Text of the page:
Tuesday, November 30, 2010


          The purpose of this post "Recap" is to serve as a run-over regarding the  material I have previously shared on this journey, with my internet audience thus far...
          Previously I've posted about the crucial significance that good eyesight and visual memory is to the Inupiaq people, as individuals and as a people. Eyesight is very important in Inupiaq culture because, the far north's terrain consists of tundra and sea ice. Often times hunters had to rely on the ability to memorize a landscape by relying on slight visual cues. Life was seemingly dependent on the ability to see, and when sight was threatened (snow blindness) so was there livelihood. Thus the invention of snow goggles (nearly two thousand years ago by the Thule Inupiaqs) revolutionized Inupiaq lifestyle.  
         After snow goggles were first introduced to the world as an instrument for hunting it was soon drafted into Inupiaq village life. During this period of time, the production of snow goggles began to resemble that of artwork, because of the engraved fine carvings complimented by their great sense of individuality embedded within each pair.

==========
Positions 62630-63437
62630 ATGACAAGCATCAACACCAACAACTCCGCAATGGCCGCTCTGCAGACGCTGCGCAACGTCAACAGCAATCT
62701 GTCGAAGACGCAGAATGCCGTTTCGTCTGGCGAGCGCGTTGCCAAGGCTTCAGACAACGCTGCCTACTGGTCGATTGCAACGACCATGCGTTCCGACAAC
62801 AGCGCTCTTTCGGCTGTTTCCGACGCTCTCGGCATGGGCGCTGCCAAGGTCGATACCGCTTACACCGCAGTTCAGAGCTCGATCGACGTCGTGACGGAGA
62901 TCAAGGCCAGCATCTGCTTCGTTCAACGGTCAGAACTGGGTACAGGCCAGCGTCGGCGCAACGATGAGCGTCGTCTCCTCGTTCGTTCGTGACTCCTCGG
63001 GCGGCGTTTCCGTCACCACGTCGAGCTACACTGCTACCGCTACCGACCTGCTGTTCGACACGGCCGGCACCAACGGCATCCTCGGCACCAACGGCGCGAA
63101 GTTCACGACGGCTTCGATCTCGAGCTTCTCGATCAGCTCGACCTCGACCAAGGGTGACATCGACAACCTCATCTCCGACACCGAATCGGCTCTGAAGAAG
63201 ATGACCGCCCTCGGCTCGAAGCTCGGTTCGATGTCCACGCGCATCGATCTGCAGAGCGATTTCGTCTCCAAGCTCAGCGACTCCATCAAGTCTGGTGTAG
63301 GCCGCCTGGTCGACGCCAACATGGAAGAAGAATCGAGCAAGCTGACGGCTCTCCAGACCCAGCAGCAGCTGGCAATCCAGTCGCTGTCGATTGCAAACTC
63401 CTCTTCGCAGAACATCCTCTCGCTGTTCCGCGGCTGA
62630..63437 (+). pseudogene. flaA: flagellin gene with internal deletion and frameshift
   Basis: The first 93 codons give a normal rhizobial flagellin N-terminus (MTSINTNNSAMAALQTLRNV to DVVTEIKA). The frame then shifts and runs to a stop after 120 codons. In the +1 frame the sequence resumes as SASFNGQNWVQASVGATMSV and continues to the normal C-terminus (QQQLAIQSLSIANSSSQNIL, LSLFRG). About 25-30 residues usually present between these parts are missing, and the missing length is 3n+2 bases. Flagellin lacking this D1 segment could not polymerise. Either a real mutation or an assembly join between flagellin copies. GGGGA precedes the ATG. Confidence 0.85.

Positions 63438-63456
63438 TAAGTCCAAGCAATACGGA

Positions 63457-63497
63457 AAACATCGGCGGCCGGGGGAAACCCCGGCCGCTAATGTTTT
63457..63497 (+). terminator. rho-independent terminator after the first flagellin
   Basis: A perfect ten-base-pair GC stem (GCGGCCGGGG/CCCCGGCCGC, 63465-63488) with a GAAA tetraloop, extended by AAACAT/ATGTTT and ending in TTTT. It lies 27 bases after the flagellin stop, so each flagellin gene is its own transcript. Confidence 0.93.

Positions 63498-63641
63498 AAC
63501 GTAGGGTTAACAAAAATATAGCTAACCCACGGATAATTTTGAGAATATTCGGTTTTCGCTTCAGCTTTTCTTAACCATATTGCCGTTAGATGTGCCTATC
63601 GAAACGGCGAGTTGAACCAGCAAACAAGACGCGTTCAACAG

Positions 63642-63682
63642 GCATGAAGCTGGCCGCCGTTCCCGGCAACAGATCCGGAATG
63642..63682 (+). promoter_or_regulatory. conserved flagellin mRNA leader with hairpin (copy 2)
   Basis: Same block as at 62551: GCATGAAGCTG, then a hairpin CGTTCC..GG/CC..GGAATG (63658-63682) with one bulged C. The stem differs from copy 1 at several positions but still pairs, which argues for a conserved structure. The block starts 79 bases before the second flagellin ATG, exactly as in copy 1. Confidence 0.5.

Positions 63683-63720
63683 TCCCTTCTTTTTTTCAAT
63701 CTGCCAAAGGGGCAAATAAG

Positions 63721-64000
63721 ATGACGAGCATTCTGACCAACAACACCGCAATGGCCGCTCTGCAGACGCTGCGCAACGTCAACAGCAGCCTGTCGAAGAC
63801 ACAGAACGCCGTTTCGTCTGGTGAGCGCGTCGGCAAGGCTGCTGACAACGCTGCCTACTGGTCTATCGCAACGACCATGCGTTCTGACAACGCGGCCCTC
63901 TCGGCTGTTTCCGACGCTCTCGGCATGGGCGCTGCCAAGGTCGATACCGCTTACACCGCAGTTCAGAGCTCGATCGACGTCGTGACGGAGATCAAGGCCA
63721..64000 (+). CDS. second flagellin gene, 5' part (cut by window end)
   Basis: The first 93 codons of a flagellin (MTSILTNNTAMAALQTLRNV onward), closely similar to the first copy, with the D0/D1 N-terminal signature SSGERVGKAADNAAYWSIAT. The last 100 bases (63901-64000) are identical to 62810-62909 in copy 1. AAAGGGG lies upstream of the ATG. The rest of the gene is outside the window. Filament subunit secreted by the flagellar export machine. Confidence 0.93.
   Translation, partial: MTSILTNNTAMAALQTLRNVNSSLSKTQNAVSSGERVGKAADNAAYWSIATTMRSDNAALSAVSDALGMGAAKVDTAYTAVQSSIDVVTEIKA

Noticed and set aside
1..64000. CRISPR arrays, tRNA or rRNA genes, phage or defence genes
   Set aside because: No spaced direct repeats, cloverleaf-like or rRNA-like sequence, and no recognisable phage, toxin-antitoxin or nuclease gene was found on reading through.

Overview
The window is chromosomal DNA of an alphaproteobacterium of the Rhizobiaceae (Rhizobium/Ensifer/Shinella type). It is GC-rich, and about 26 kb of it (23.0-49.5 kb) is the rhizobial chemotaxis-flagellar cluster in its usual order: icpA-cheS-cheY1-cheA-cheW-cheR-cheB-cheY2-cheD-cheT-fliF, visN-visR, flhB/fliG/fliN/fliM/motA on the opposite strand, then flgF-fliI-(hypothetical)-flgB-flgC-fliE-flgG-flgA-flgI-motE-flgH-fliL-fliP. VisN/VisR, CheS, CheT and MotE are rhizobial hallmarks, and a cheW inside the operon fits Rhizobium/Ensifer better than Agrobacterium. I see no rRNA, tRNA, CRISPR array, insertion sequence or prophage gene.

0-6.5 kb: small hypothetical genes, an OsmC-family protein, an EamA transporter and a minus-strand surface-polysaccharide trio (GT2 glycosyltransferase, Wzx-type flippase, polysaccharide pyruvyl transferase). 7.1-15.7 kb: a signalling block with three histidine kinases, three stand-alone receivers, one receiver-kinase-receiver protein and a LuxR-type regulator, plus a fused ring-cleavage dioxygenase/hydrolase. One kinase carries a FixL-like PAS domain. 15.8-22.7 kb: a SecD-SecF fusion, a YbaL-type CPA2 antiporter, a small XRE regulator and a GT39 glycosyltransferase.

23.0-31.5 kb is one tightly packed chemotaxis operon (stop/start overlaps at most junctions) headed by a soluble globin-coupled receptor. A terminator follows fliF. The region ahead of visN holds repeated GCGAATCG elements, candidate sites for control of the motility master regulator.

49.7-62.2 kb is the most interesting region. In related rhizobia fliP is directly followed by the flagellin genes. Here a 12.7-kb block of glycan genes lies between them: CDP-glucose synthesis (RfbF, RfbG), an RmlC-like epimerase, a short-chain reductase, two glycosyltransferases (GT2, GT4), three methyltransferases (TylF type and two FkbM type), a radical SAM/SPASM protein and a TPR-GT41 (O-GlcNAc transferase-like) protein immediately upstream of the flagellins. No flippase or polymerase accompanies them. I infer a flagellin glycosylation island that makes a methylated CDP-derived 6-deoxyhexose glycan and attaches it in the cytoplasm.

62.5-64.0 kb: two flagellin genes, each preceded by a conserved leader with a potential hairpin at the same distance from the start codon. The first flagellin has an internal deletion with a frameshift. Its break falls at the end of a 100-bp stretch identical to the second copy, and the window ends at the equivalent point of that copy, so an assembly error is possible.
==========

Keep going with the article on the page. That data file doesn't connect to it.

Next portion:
As an after effect of colonialism the traditional way of making snow goggles is no longer done to the extent that they once were, people still make them but not as often. More likely than not, most people buy pairs of company manufactured snow goggles from local convenient stores. This trend is very common regarding indigenous peoples around the world; the slow drift from ancient tradition to  modern lifestyles. By spreading the cultural knowledge of snow goggles, I hope that snow goggles will not end up like so many things the past has taught us... forgotten.

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